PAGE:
V-1 launches declined in the middle of August as the Germans retreated from launch sites in northern France to avoid capture by the advancing Allied invasion forces. The last buzz bomb fired from France was on Sept. 7.
Between June and September, the total of V-1s launched was 8,617. More than 1,000 crashed on takeoff and almost half were shot down by the British defenses. Many landed far afield and only a quarter of them struck anywhere in London. The Germans began relocating the launch sites to eastern Germany for use against continental targets.
The British government announced on Sept. 7 that, “Except possibly for the last few shots, the Battle of London is over.” Within 24 hours, the first of the V-2s fell on the city. They kept coming intermittently for the next six months, although not in numbers comparable to the V-1s.
The Defense Belts
The Operation Crossbow attacks on the V-1 sites, never all that effective, were abandoned. What worked was an active defense in four layers: a fighter belt at sea, a coastal belt of antiaircraft guns, an inland fighter belt, and, closest to London, a belt of barrage balloons.
The best of the RAF interceptors was the new Hawker Tempest V, fast and maneuverable at low altitudes, but available only in limited numbers. Between June and August, Tempest pilots shot down 638 flying bombs. Other fighters, the Mosquito, Spitfire XIV, and Mustang, were also effective.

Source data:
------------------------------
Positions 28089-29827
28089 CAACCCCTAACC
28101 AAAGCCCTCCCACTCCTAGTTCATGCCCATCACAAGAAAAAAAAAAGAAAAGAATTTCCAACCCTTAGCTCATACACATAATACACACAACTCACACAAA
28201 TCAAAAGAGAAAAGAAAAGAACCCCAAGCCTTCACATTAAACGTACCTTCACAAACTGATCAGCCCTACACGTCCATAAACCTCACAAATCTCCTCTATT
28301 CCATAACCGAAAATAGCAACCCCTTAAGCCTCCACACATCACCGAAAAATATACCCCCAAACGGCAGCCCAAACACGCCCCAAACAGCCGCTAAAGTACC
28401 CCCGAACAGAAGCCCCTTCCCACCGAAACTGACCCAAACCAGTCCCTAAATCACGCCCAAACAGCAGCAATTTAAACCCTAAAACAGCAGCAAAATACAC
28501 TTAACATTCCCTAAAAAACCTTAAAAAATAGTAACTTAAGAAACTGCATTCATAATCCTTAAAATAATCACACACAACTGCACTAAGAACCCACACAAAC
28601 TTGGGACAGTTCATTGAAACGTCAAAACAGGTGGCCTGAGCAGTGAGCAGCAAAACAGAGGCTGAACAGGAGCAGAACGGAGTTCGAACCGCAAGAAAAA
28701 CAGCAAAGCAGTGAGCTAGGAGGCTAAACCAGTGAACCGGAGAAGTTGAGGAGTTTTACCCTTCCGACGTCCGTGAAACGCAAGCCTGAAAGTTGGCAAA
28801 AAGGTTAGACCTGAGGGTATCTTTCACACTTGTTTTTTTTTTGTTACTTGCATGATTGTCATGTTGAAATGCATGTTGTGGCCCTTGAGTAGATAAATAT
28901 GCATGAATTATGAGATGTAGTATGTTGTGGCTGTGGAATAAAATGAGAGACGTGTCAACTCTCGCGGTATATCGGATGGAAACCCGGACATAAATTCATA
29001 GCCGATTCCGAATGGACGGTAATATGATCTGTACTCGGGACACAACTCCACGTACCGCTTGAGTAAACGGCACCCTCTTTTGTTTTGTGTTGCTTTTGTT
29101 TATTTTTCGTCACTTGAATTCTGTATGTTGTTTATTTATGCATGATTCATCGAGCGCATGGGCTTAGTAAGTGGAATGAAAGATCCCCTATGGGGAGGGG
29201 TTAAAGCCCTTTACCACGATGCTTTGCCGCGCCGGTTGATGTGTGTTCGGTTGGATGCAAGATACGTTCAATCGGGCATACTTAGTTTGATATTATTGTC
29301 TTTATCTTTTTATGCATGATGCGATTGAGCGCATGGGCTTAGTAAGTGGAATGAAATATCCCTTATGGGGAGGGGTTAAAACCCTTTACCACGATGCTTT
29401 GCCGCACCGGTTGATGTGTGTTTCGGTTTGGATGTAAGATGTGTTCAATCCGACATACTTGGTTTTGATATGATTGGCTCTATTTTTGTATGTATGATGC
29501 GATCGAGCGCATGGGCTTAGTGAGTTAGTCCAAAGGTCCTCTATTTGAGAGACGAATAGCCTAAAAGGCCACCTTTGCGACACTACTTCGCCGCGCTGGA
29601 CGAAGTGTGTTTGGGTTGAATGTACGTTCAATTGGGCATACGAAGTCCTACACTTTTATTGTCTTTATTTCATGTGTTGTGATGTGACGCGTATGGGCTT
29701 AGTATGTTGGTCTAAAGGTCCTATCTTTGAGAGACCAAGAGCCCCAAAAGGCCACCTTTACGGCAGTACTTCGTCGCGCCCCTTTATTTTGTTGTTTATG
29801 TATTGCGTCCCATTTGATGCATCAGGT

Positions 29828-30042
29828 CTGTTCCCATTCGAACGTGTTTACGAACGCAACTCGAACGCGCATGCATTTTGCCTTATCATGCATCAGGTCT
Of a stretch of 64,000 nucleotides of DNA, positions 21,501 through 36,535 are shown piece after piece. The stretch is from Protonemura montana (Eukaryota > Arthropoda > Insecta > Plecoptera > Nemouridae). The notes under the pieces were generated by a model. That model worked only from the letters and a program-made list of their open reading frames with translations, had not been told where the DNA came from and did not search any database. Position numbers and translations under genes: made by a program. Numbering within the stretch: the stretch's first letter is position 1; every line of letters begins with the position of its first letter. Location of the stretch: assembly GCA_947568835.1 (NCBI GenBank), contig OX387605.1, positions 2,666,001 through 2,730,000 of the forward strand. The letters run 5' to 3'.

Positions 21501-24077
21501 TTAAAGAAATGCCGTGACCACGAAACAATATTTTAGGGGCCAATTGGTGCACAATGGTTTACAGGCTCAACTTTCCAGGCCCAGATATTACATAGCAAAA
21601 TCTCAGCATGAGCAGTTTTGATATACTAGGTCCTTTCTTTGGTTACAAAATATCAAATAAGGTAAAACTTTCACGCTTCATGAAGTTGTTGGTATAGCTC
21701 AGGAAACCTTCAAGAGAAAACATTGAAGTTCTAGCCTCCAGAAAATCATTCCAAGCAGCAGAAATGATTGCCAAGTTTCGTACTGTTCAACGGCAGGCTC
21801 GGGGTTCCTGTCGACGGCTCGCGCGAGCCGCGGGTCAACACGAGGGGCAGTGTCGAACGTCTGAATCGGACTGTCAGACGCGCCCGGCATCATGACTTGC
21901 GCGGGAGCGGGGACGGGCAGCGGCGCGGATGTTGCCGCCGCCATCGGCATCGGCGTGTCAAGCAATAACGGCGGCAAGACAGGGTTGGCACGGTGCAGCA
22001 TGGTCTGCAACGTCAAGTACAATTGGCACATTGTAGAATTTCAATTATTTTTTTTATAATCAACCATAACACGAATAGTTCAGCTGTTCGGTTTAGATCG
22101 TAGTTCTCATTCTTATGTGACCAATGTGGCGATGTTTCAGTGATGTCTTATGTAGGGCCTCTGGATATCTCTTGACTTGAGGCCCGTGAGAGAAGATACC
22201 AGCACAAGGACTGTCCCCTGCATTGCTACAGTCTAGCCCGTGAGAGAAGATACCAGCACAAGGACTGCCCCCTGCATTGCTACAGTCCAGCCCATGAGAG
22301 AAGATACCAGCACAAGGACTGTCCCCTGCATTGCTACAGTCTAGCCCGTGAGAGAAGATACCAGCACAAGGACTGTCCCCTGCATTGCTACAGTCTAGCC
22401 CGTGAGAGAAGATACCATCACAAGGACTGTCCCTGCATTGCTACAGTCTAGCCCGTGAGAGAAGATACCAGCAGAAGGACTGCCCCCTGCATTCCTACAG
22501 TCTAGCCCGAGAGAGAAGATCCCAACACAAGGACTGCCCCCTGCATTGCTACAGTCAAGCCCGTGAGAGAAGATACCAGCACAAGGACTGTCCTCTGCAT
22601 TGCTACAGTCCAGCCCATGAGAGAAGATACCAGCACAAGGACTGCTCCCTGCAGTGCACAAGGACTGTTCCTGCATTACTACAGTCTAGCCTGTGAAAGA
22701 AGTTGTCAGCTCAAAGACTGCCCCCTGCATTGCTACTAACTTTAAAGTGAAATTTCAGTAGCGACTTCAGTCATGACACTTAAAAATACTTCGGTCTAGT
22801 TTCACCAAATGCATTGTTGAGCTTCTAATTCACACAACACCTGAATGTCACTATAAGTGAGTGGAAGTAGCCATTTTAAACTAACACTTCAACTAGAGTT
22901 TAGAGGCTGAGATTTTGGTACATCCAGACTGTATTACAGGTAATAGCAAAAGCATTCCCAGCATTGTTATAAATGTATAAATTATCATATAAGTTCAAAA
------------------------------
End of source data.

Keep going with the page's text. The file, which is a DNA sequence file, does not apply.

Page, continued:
A shell from a 20 mm cannon could blow a hole through the steel covering of the buzz bomb, but the pilots dared not get too close. When a V-1 exploded in the air, it threw metal in all directions. A few pilots discovered that they could slide a wing under the V-1 wing and tip it over and out of control. Three V-1s were destroyed this way.
In good weather, the fighter-interceptors were more successful than the guns, and the Germans concentrated their main efforts on days when bad weather kept the fighters out of action. Results from the guns improved markedly with the arrival of proximity-fuzed shells from the United States.
The barrage balloons caught a few of those making it through, accounting for about eight percent of the V-1s intercepted. As a countermeasure, some of V-1s were equipped with balloon cable cutters on the leading edges of their wings.
“By the end of August, not more than one bomb in seven got through to the London area,” Churchill said.